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For this month’s book club post we have a special guest: the author of this month’s book, Chris Palmer!
(Note: he’s also my Dad!)
He wrote the recently published book, Raise Your Kids to Succeed. He’s a father (to me and my two sisters), writer, speaker, professor, and environmental filmmaker. His book is informative and has a lot of practical tips for day to day parenting.
We hope you enjoy this Q&A with the author!
What inspired you to write this book?
When I was starting out as a young father, I looked for parenting books that would help me be a better dad, but I couldn’t find many. I’ve written the book I wish I could have found 45 years ago: a short book packed with practical, effective advice.
What are the top 3 lessons you hope every new mom remembers from this book?
Be a role model. Children should see parents who are physically, mentally, and emotionally healthy so that they have a positive example to emulate. Moreover, daughters who spend time with a loving and capable father, and sons who spend time with a loving and capable mother, learn how to treat and be treated by the opposite gender. Every mother and father should manifest what it is to be a responsible and trustworthy person by being kind, courteous, respectful, and honest.
Be a teacher and coach. Skilled parents teach their kids to know right from wrong, to make good choices and to grasp basic life lessons, such as how to be resilient and rebound from setbacks and disappointments. They look for teaching moments to help their children become independent and self-reliant.
Teach values and principles. Identify your own core values and timeless principles and live by them. Know what matters deeply to you and share those ideals with your family while modeling them in your daily life and actions. Great parents pass on values and principles to their children, who navigate in a world sometimes bereft of them.
What do you think is the biggest mistake parents make?
A big one is to yell at and even hit their kids. That is the wrong thing to do. Another big mistake is to forget to catch their kids doing something right, but only catch them making mistakes and behaving badly. Another one is to unintentionally neglect their children by being absorbed by their iPhones or laptops.
Looking back, what big mistakes did you make parenting?
My biggest mistake was to be too grumpy, too curmudgeonly, too irritable, and too impatient. I realized after a few years what a terrible mistake I was making and how much damage I was doing to my family, so I changed my behavior, and everyone benefited. The essential secret is to listen more attentively. It’s hard to be rancorous and splenetic if you are actively listening to your child.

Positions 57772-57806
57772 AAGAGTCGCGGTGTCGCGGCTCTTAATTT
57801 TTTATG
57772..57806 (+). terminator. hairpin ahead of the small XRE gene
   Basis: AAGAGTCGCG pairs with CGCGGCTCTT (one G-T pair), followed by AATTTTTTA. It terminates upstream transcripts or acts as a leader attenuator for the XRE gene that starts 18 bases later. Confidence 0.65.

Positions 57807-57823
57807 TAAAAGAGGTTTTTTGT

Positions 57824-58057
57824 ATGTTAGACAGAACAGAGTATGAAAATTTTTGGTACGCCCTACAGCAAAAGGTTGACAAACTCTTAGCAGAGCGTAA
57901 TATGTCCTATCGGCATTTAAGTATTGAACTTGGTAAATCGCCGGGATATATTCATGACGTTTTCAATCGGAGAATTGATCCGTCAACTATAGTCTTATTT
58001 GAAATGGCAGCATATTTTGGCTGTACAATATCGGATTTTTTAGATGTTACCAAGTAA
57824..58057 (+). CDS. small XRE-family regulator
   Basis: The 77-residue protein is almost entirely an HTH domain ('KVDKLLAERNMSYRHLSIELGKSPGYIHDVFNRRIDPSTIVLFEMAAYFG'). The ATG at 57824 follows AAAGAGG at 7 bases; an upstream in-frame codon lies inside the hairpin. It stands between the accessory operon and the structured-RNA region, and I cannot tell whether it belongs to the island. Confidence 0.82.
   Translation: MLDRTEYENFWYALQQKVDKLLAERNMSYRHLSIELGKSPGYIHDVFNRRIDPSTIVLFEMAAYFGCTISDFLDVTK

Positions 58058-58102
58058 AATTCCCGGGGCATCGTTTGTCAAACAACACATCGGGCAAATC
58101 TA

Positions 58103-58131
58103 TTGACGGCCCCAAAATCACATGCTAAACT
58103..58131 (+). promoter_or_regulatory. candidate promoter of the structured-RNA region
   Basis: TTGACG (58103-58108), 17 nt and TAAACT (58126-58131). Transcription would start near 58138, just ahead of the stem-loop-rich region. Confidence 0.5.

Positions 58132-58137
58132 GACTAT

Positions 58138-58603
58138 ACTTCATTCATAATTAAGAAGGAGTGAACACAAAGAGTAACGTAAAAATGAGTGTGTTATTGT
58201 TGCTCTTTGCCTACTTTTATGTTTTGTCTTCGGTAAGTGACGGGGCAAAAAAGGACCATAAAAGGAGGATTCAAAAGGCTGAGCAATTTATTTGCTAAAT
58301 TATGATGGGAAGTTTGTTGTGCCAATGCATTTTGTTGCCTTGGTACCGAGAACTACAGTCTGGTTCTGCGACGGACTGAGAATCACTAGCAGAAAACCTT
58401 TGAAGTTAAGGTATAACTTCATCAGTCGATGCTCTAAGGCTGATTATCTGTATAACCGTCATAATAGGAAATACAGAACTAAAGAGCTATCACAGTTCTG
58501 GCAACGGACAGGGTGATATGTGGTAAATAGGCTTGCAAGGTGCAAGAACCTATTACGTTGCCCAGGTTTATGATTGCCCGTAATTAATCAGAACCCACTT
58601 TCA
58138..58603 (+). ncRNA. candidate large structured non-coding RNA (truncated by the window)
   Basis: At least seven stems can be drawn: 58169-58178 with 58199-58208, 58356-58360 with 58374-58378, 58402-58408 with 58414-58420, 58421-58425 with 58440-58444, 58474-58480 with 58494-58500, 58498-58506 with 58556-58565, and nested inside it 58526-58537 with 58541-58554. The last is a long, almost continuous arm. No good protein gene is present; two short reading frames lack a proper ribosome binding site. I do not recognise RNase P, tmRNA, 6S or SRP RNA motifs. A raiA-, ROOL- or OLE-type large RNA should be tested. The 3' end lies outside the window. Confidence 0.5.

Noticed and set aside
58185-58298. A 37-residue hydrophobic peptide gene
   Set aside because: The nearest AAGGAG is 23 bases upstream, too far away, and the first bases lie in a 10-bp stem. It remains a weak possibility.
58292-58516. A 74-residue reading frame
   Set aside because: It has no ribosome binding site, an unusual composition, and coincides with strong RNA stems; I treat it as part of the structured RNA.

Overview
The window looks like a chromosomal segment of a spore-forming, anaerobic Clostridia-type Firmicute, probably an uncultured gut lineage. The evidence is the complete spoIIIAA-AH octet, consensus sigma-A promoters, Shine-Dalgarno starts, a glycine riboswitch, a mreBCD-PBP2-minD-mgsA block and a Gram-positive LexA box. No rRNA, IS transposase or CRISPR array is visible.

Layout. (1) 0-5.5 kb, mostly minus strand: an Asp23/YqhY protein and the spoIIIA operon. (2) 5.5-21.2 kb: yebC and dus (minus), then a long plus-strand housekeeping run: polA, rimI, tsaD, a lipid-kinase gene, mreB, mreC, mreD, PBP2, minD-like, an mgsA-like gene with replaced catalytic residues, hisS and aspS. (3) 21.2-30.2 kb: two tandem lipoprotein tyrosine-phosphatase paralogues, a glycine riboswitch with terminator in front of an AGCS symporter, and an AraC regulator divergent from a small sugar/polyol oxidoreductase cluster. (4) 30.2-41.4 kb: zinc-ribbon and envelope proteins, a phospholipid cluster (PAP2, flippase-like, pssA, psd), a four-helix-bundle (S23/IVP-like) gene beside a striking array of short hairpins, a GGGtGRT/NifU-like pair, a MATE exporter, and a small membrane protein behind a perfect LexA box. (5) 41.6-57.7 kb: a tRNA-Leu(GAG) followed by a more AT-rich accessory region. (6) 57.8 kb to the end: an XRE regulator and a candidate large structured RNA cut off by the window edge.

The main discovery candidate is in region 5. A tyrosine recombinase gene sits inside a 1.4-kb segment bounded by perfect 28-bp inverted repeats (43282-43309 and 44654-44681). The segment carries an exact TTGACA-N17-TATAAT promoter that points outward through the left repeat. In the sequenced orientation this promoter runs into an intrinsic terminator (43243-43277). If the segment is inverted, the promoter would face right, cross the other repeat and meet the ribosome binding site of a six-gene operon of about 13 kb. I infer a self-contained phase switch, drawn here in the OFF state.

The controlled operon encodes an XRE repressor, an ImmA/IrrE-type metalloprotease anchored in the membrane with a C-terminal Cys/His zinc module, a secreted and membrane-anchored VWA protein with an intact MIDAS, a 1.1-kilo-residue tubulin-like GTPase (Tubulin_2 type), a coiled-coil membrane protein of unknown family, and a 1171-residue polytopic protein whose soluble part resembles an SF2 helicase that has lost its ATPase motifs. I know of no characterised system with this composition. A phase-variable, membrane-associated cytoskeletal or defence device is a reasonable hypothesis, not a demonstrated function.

What advice do you have for creating boundaries with technology?
Recent evidence is revealing how deleterious and harmful excessive screen time can be to children’s physical, mental, and emotional health. The key is to have established house rules that everyone, including mom and dad, has to adhere to. For example, no iPhones during family dinners. No screens in bedrooms after 9 pm. No TVs in any bedrooms. Limit screen time, especially for younger kids.
What are some daily habits that you’d recommend parents adopt with their school-aged kids?
Spend time with your child. It is essential to spend quality time with your children and not neglect them. It can be challenging to have quality time without spending quantity time. If carving out time to be with your children means not playing golf on the weekend, so be it. Sacrificing nonessentials is a key way to show you are a committed parent. Spending time with your child shows you love and value them. You don’t want to grow old and regret having missed opportunities to do things together. Those opportunities, once gone, are gone forever. Give your child ample time to be with you so that she will be less likely to seek inappropriate attention from other adults or influences.
Don’t be afraid to let your children feel uncomfortable. Parents make a mistake when they rush in to save their children from every bit of discomfort. Let them struggle; in the struggle, they are learning. If you save your child every time, you are teaching her that she is helpless and weak. Whenever possible, let your child meet her own challenges, whether that means solving an algebra problem, writing a college essay, or resolving a disagreement with a friend. You want her to have courage and grit when faced with difficulties.
Make feeling grateful an important family goal. Help your children list in a simple notebook on a regular basis all the things for which they are grateful. This is a wonderful antidote to low moods and self-absorption. It will give your children a sharpened appreciation for how lucky they are, even when they run into a string of bad luck.
What do you remember as the hardest time of your parenting career?
Being a young dad and realizing that my daughters much preferred to be with my wife than with me. It hurt. I had to be creative to find ways to matter to them.
You love to write. How did you fit writing into fatherhood? How did you make time for it?
It’s hard to be both a successful and loving parent, and also be a successful and productive professional. What helped me was having a personal mission statement, being self-disciplined, working hard, using deft time management skills, being focused, and not wasting time on things that don’t matter, like vapid TV shows.
Thank you for such great advice! And for being such a great dad.
Join us for next month for No Bad Kids by Janet Lansbury, which we’ll review on March 26!
Get your books here!
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